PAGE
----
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AI, Others and human expectations

March 18, 2011

Genesis - Bernard Beckett

Jerome Bruner writes amazing stuff about narrative!  He explains that: “stories need an idea about human encounters, assumptions about whether protagonists understand each other, preconceptions about normative standards.”[1]

These ideas, assumptions, and preconceptions are at the heart of how I read Bernard Beckett’s Genesis.  The author uses them to play on the reader’s expectations.
Beckett hides Anaximander’s artificial intelligence from us by presenting us first with experiences (the examination, especially) that fit what we ‘know’ of life.  By omitting mention of AI until later, he has us apply our imaginations and fix our beliefs before he even introduces AI as a possibility in this storyworld. We expect a story ‘about human encounters’ because we’re set up to expect it, but at the end of the novel we realise we have empathised with an android – a ‘person’ quite different, quite Other, quite non-human.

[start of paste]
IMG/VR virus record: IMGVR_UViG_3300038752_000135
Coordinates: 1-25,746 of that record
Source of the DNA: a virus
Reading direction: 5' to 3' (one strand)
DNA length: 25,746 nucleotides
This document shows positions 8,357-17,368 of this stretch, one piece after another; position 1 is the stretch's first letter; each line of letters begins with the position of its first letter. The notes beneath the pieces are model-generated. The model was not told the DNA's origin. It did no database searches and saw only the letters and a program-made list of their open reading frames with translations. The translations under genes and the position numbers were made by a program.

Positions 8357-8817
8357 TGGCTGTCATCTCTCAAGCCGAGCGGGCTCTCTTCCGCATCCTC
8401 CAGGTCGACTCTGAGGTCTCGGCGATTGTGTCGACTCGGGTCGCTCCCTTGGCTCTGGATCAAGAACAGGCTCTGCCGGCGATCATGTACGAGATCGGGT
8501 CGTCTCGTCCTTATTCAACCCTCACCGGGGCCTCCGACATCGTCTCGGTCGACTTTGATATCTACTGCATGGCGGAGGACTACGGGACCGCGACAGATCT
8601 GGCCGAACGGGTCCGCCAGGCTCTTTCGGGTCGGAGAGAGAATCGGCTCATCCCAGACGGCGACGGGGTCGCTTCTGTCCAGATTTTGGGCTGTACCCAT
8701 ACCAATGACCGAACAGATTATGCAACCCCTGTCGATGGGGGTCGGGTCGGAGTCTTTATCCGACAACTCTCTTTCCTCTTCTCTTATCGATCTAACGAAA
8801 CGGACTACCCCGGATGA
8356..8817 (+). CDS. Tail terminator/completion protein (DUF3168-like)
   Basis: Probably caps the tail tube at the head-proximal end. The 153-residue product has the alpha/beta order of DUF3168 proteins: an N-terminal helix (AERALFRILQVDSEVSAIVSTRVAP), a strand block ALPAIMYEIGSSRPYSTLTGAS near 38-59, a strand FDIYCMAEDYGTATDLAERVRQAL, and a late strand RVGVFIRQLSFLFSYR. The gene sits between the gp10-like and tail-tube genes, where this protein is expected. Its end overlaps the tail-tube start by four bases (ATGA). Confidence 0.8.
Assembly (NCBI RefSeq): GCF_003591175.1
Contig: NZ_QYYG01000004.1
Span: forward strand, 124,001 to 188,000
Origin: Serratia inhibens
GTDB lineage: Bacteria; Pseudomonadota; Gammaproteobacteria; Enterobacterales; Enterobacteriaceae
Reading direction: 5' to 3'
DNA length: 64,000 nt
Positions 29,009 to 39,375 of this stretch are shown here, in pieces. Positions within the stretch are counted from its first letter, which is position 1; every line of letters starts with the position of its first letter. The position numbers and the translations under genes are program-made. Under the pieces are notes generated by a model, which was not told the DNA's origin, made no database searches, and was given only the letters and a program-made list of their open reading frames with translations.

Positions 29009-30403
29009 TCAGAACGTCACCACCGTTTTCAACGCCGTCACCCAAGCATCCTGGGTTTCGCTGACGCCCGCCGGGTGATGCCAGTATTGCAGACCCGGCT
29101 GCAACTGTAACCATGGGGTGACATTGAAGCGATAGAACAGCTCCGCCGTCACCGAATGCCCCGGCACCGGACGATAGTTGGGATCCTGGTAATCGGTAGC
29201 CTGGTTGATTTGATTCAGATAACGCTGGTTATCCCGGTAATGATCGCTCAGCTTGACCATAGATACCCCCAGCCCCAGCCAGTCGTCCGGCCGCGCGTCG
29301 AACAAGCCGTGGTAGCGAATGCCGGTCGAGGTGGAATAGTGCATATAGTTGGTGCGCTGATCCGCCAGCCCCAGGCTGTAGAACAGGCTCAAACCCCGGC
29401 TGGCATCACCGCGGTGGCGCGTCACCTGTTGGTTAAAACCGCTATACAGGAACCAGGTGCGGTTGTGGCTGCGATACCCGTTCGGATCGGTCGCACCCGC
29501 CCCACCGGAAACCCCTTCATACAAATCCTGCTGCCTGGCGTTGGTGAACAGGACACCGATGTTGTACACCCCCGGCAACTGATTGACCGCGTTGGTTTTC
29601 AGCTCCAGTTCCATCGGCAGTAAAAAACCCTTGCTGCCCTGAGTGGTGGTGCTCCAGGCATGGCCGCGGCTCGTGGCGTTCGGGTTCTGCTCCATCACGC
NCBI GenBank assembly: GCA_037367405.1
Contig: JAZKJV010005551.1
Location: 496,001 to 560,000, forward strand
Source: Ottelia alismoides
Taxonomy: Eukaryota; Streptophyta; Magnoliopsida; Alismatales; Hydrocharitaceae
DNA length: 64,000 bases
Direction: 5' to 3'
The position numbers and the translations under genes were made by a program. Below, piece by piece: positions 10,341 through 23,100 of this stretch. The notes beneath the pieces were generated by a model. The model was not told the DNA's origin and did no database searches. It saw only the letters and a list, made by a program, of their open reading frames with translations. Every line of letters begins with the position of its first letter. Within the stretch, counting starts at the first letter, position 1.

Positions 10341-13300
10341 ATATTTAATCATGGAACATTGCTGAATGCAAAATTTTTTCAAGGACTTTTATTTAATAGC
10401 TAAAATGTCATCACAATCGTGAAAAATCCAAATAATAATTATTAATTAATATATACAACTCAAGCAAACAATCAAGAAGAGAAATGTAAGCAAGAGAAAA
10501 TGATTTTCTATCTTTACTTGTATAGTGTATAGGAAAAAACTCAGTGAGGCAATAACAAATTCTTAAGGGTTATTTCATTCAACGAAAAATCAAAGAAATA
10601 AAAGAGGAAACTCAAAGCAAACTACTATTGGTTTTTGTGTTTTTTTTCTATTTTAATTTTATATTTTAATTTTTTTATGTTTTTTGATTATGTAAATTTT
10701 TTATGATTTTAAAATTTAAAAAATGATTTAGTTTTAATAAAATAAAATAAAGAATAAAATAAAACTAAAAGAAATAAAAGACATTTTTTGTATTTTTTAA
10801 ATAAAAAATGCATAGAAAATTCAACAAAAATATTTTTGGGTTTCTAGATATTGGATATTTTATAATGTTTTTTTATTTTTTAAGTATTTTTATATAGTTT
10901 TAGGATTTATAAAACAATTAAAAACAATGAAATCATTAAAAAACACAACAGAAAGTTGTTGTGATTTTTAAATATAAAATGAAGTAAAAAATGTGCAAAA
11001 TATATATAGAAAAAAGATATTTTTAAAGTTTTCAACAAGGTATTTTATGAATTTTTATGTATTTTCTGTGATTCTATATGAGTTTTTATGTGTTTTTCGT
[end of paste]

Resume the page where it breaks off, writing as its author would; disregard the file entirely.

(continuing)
[1] Narrative construal of reality – Jerome Bruner P130 (oops with the quote again – when I find it, I’ll update!)

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